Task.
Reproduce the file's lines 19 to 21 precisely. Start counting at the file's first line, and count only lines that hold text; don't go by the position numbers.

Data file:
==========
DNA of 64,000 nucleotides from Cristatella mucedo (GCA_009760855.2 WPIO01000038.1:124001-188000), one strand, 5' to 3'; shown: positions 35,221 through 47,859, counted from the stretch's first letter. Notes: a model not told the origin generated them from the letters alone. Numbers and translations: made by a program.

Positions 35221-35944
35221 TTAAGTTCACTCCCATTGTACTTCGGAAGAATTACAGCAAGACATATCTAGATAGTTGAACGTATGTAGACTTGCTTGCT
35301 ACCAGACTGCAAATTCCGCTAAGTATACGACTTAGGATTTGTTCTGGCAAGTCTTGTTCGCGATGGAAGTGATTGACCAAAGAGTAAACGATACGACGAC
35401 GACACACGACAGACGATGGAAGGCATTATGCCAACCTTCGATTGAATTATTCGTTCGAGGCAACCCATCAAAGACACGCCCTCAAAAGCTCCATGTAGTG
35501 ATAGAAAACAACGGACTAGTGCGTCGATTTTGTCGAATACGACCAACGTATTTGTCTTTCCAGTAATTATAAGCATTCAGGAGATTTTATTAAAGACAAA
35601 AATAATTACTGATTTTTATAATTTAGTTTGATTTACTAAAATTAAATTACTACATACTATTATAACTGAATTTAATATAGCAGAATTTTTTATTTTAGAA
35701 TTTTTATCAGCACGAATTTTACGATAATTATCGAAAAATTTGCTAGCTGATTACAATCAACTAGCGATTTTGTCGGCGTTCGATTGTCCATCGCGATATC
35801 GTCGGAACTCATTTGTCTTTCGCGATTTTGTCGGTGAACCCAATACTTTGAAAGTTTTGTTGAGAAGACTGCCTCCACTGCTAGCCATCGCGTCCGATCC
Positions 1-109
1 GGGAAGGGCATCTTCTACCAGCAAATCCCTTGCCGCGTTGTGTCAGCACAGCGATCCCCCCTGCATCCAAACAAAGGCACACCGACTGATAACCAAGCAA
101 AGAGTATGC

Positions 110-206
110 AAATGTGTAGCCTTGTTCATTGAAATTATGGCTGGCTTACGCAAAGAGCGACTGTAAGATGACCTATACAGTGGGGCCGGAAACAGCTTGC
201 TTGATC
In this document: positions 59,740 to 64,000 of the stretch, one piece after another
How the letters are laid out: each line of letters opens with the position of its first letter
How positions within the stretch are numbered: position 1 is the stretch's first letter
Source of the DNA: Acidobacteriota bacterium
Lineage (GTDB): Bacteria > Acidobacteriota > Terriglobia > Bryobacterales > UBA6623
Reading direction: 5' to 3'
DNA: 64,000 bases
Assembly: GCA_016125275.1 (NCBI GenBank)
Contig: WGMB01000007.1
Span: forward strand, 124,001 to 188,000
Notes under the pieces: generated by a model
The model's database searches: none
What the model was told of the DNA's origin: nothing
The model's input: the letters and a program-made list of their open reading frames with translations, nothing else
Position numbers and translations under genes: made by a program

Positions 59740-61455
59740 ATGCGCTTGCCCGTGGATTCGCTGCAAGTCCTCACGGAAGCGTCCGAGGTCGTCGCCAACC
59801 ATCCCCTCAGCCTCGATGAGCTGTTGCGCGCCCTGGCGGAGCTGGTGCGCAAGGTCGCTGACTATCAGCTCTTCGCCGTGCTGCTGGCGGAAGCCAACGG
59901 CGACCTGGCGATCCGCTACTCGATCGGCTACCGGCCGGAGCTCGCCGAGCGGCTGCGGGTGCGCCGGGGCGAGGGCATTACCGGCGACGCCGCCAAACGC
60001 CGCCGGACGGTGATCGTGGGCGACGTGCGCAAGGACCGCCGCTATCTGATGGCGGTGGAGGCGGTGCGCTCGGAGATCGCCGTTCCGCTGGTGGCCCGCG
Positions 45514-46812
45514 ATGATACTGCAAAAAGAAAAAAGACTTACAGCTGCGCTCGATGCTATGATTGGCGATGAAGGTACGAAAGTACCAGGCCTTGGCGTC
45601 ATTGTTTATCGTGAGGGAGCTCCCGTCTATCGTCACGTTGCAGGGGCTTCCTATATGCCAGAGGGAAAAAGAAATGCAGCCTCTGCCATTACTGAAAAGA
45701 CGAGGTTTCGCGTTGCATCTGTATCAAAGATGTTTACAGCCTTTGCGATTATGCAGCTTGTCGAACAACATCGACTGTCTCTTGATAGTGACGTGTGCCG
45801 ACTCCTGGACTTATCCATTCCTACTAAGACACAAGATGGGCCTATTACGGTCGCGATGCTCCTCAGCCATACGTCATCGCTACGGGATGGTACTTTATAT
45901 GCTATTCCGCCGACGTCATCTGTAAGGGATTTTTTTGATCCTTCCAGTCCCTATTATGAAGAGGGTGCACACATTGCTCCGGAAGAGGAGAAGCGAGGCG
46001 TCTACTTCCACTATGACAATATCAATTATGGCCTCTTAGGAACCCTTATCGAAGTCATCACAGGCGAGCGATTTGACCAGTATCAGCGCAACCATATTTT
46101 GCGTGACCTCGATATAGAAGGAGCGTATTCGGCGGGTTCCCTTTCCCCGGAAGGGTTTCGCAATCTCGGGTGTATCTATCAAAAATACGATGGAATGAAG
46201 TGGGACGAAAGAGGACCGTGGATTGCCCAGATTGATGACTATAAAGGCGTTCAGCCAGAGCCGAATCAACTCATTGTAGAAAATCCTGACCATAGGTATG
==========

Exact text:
Source of the DNA: Acidobacteriota bacterium
Lineage (GTDB): Bacteria > Acidobacteriota > Terriglobia > Bryobacterales > UBA6623
Reading direction: 5' to 3'